Beginning April 1, the county of Marin
will begin charging a $25 annual processing fee for its medical
marijuana photo ID cards.

"This is the same fee that San Francisco charges. We believe that it
will approximately cover the costs," Larry Meredith, Marin County's
director of Health and Human Services, told county supervisors last
week.

The board voted 3-0, with supervisors Hal Brown and Steve Kinsey
absent, to implement the fee. There are currently 403 people using
the cards, Meredith said.

"We're getting about 50 applications a month," said Frima Stewart, a
county health department administrator who oversees the program.

The number of people using the cards has increased significantly
since Marin County Sheriff Robert Doyle and Marin's municipal police
chiefs pledged last year not to arrest card holders - unless there is
probable cause of possession for sale or some other offense.

"They've agreed to honor the county card," said Lynnette Shaw,
founder and director of Fairfax-based Marin Alliance for Medical
Marijuana, the county's only medical marijuana dispensary. "There
have been very little problem with the patients getting busted."

Despite the success of the county's card, the Marin Alliance
continues to issue its own card to its 1,970 registered members so
that they can track their marijuana purchases for tax purposes.

"It's 100 percent deductible as a medical expense from state taxes," Shaw said.

Shaw originally advised Marin Alliance members to stay away from the
county's certification process, which was initiated in 1997, after
several early card holders were arrested.

Angered by District Attorney Paula Kamena's policy on medical
marijuana enforcement, Shaw led an unsuccessful recall drive against
Kamena in 2000. The election cost the county $500,000.

At the same time that local law enforcement officers agreed to take
the card seriously, Kamena also eliminated guidelines from her office
as to the maximum number of marijuana plants or pounds of pot that a
card holder could possess without fear of prosecution.

"In effect, the recall worked because they quit busting the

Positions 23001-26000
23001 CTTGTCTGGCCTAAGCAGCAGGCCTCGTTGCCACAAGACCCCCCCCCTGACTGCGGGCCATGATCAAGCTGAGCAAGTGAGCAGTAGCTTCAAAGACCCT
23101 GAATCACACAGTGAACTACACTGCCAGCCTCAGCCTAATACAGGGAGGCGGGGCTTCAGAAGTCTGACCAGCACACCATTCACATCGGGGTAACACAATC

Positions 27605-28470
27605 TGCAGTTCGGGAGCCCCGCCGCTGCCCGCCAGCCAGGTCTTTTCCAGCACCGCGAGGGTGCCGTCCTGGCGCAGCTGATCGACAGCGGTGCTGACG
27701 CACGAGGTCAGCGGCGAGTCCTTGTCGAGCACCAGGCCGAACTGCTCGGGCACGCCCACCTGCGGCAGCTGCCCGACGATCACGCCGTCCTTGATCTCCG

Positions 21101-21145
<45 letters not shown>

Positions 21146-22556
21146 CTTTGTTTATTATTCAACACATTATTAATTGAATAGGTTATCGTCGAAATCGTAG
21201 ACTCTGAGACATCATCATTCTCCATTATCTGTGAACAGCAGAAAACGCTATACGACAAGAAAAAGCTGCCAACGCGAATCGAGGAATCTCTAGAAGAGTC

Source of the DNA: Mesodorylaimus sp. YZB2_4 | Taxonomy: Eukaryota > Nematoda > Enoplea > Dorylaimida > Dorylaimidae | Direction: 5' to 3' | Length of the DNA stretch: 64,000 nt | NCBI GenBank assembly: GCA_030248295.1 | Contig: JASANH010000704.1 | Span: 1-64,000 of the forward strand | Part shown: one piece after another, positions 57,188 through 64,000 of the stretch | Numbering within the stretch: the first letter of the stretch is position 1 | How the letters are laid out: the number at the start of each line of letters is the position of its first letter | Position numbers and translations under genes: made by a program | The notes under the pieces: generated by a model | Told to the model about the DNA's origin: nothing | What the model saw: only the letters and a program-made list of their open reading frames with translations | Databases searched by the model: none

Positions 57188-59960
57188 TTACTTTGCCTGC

patients," Shaw said.

But Kamena said that the new policy is not a green light for card
holders to possess as much marijuana as they want. Prosecutors now
judge each case based on the medical evidence available, Kamena said.

The county's card has been perfected over time.

At first, in addition to doctors, the county accepted recommendations
from dentists, dental surgeons, podiatrists, psychologists,
chiropractors and acupuncturists. These days card seekers must submit
a physician's signed statement that cannabis will benefit their
medical condition. Once a card is issued, the application is shredded.

In 2001, a photo ID was added to the card, and the card holder's
address removed. Cards also contain serial numbers. Law enforcement
officers in the field can call a 24-hour hotline to verify patients'
registration.

While the county's ID card shields legitimate medical marijuana users
from arrest and prosecution by local law enforcers, it provides no
protection from federal prosecution.

Shaw isn't sure how the conviction of Oakland resident Ed Rosenthal
on charges of felony conspiracy and cultivation charges last month
will affect the Marin Alliance. Rosenthal had been deputized by the
city of Oakland to grow marijuana for a patient's cooperative.

In June, U.S. District Judge Charles Breyer, who presided over the
Rosenthal case, ordered a permanent injunction against the Marin
Alliance and other Northern California cannabis clubs. Those who
continue to operate do so with the possibility of being held in
contempt of court.

"Who knows what is going to happen," Shaw said. "It's very frightening."

Contact Richard Halstead via e-mail at: rhalstead@marinij.com


Marin Independent Journal
Richard Halstead, IJ reporter
Saturday, March 08, 2003